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Publication numberUS7180692 B1
Publication typeGrant
Application numberUS 11/320,425
Publication dateFeb 20, 2007
Filing dateDec 27, 2005
Priority dateDec 27, 2005
Fee statusPaid
Also published asCN1991985A, CN100461267C
Publication number11320425, 320425, US 7180692 B1, US 7180692B1, US-B1-7180692, US7180692 B1, US7180692B1
InventorsXiaodong Che, Weidong Huang, Terence Tin-Lok Lam, Zhong-heng Lin, Alex Shteyn
Original AssigneeHitachi Global Storage Technologies Netherlands B.V.
Export CitationBiBTeX, EndNote, RefMan
External Links: USPTO, USPTO Assignment, Espacenet
System and method for calibrating and controlling a fly-height actuator in a magnetic recording disk drive
US 7180692 B1
Abstract
A system and method for calibrating and controlling a magnetic recording disk drive fly-height actuator uses the signal from the magnetoresistive (MR) read head to determine head-disk contact (HDC). The MR signal is measured over a low-frequency range, with the slider out-of-contact with the disk, to develop a reference value. The MR signal is then measured over the same low-frequency range and if it exceeds the reference value by some predetermined amount, this is an indication of HDC. The fly-height actuator control signal value for HDC is recorded and thus corresponds to a head-disk spacing of zero. The calibration method also determines the sensitivity of head-disk spacing to the fly-height actuator control signal by measuring a series of MR read signal amplitudes for a corresponding series of control signals. The fly-height actuator is calibrated from the sensitivity and the value of control signal that results in zero head-disk spacing, and can then be controlled to move the head to a desired fly height and maintain it at the desired fly height.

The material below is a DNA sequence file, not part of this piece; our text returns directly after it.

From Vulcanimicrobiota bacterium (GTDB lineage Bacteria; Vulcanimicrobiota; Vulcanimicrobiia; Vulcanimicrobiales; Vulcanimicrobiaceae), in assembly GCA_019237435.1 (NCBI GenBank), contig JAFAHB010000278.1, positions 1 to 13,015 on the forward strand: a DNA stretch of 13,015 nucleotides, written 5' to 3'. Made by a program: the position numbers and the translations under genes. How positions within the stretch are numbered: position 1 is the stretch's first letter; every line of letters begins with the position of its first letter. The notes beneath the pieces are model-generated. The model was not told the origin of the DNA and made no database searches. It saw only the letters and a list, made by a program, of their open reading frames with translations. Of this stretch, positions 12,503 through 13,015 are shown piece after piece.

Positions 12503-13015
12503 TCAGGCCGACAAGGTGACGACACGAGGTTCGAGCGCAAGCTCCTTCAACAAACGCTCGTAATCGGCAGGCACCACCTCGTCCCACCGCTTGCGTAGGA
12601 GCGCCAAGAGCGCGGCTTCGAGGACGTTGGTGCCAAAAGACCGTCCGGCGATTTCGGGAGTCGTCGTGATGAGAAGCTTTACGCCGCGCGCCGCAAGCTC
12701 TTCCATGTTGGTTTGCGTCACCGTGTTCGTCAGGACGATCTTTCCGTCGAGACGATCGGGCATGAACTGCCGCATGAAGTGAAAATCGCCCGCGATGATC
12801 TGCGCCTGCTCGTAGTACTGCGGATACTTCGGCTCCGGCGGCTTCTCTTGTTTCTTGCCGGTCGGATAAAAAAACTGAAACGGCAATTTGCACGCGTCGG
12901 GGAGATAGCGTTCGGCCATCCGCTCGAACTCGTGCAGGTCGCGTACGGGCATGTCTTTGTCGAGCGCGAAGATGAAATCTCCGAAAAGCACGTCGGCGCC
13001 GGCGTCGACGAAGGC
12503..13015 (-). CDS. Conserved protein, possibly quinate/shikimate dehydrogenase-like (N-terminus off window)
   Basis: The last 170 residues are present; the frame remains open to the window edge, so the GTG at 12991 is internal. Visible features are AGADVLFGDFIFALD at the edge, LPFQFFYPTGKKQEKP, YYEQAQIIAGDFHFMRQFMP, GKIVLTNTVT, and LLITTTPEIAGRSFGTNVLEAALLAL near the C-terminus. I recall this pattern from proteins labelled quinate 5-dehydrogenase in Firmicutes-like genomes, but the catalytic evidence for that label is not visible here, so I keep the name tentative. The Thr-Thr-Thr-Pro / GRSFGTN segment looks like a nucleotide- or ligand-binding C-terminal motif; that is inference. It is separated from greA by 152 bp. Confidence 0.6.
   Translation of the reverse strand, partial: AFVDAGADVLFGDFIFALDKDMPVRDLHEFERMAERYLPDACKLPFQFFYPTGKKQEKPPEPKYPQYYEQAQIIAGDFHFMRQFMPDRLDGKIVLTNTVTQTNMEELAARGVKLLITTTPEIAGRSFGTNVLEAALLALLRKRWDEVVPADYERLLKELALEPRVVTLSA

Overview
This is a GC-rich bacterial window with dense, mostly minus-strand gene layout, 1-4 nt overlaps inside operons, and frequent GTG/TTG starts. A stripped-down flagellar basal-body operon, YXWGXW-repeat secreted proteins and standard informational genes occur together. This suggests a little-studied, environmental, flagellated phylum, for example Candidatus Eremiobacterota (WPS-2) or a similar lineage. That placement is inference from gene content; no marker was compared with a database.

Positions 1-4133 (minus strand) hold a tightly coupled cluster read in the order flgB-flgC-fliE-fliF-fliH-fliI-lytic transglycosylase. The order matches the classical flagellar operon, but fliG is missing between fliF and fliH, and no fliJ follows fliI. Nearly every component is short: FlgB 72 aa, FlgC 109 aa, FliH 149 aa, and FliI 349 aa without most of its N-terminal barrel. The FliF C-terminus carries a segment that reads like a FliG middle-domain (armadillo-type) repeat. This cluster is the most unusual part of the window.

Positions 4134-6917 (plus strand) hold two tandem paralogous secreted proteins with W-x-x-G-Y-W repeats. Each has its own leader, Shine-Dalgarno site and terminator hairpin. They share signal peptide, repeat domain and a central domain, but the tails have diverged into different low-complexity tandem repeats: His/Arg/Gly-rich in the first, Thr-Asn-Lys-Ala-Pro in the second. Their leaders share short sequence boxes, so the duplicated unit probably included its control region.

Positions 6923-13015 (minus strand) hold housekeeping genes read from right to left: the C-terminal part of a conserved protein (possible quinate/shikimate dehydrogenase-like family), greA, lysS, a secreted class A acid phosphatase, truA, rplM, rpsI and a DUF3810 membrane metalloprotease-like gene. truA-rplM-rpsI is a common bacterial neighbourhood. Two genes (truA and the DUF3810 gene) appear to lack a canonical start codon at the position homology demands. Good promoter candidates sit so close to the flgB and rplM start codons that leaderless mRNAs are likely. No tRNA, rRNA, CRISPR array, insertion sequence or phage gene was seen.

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Claims(20)
1. A method for calibrating a fly-height actuator in a magnetic recording disk drive having a rotatable magnetic recording disk, an air-bearing slider maintained near the surface of the rotating disk, a read/write head on the slider, a digitizer for digitizing the signal from the read head, a head fly-height actuator for changing the head-disk spacing, and a fly-height controller connected to the fly-height actuator, the method comprising:
determining the fly-height control signal head-disk contact (HDC) value, comprising (a) integrating the amplitude of the digitized read-head signal over a predetermined frequency range when the slider is out of contact with the surface of the rotating disk to determine a reference value; (b) applying a control signal to the fly-height actuator to reduce the head-disk spacing; (c) integrating the amplitude of the digitized read-head signal over said predetermined frequency range as a measured value as the head-disk spacing is reduced; and (d) when said measured value is greater than said reference value by a predetermined amount, recording the fly-height actuator control signal as said HDC value;
measuring, for a series of fly-height control signal values, a corresponding series of digitized read-head signal amplitudes;
calculating head-disk spacing from said measured read-signal amplitudes; and
correlating changes in head-disk spacing with changes in fly-height actuator control signal value.
2. The method of claim 1 wherein said predetermined frequency range is between about 0.1 and 2 MHz.
3. The method of claim 1 wherein the head fly-height actuator is located on the slider and is one of a thermal actuator, an electrostatic actuator and a piezoelectric actuator.
4. The method of claim 1 wherein correlating changes in head-disk spacing with changes in fly-height actuator control signal value comprises:
calculating a generally linear function of head-disk spacing to fly-height actuator control signal value, the slope of said linear function being the change in head-disk spacing with change in fly-height actuator control signal value.
5. The method of claim 4 wherein said linear function is represented generally by the following relationship:

d=(ρ)[Hp(HDC)−Hp(d)],
where d is the head-disk spacing, ρ is the slope of the linear function, Hp(HDC) is the fly-height control signal HDC value, and Hp(d) is the fly-height control signal value corresponding to a head-disk spacing of d.
6. The method of claim 5 wherein the head fly-height actuator is a thermal actuator comprising a heater located on the slider near the head and wherein Hp is heater power.
7. The method of claim 5 further comprising, after calculating said generally linear function, controlling the fly-height actuator by applying a control signal value of Hp(Dc) to maintain the head-disk spacing substantially at a desired value Dc.